If you often cut people off mid-sentence, they probably feel devalued and uninteresting. As such, they’re less likely to pay attention to what you’re saying and won’t place any value on it.

Extra reading: How To Stop Interrupting People: 9 No Nonsense Tips

11. You’re apologizing for no reason.

Saying sorry for no reason is mildly irritating.

If you’re reading this and feeling guilty, you can safely say that you do this! Don’t feel bad about it or yourself.

Realize, however, that by apologizing for talking, you’re devaluing yourself and what you have to say.

By saying sorry for having an opinion, people won’t much care what that opinion is. If it’s so bad that you need to apologize, what are they going to gain from listening?

Try to speak with confidence and start placing more value on your thoughts because they are important.

Extra reading: Don’t Apologize! Stop Saying Sorry So Much + What To Say Instead

12. You’re gossiping.

Gossiping is not the healthiest of behaviors, but sometimes you do need a little whinge about someone from work or your friend’s new boyfriend.

However, the time and place for this probably isn’t at work or in serious situations!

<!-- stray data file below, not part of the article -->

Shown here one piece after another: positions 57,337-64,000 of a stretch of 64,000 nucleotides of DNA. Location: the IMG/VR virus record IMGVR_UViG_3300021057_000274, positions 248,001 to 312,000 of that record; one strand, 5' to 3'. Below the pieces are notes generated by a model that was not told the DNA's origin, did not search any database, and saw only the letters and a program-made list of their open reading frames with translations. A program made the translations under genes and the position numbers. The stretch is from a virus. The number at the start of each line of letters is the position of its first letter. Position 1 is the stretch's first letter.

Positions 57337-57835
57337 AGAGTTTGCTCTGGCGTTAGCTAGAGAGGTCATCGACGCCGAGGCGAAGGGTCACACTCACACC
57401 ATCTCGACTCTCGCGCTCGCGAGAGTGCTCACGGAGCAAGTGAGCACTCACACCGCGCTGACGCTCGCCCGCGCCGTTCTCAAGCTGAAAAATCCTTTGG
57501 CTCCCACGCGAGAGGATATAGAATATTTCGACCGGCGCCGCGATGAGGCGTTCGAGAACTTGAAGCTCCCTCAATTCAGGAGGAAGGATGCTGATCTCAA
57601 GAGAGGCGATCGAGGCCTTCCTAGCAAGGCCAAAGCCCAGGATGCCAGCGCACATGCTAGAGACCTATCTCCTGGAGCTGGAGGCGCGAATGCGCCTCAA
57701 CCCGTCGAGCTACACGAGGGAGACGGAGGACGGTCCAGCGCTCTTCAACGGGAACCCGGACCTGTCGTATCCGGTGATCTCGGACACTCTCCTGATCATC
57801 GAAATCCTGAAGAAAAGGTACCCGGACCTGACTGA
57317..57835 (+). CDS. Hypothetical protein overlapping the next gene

If it’s between family or close friends and there is a mutual understanding that you need to vent, carry on.

But if you don’t know someone well, starting a conversation about other people’s appearances or partners is inappropriate. You’ll quickly be labelled as a gossip and people will stop listening to you.

Extra reading: Don’t be a gossip! 7 tips to help you stop talking about others

13. You’re ill-informed.

We can all Google something quickly and spout off the first thing that pops up.

If you’re using it to show that you’re incredibly knowledgeable about something, however, you’re likely to get shown up very quickly.

Many of us will admit to checking facts mid-conversation to sound intelligent and socially aware. Make sure you’re doing this in the right situations though!

Getting into a deep, serious conversation with your boss about quantum physics when you can only recite the first line of a Wikipedia entry will make you look very silly, very quickly.

And while it’s interesting to participate in conversations, nobody really wants to hear someone bluffing their way through one.

Take a step back and remember that it’s okay not to know everything about everything.

People will pay you more attention, and respect you more, if you simply say “I don’t know much about that, actually. Tell me more?”


We understand that this list may seem like we’re putting a lot of emphasis on you and your behavior. And we are.

That’s not because you should take all the blame or feel guilty, but because, a lot of the time, you hold the power to change things.

That’s why we’ve focused on the ways that you can adjust your behavior in order to get a different response from those around you.

About The Author

Lucy is a travel and wellness writer currently based in Gili Air, a tiny Indonesian island. After over a year of traveling, she’s settled in paradise and spends her days wandering around barefoot, practicing yoga and exploring new ways to work on her wellbeing.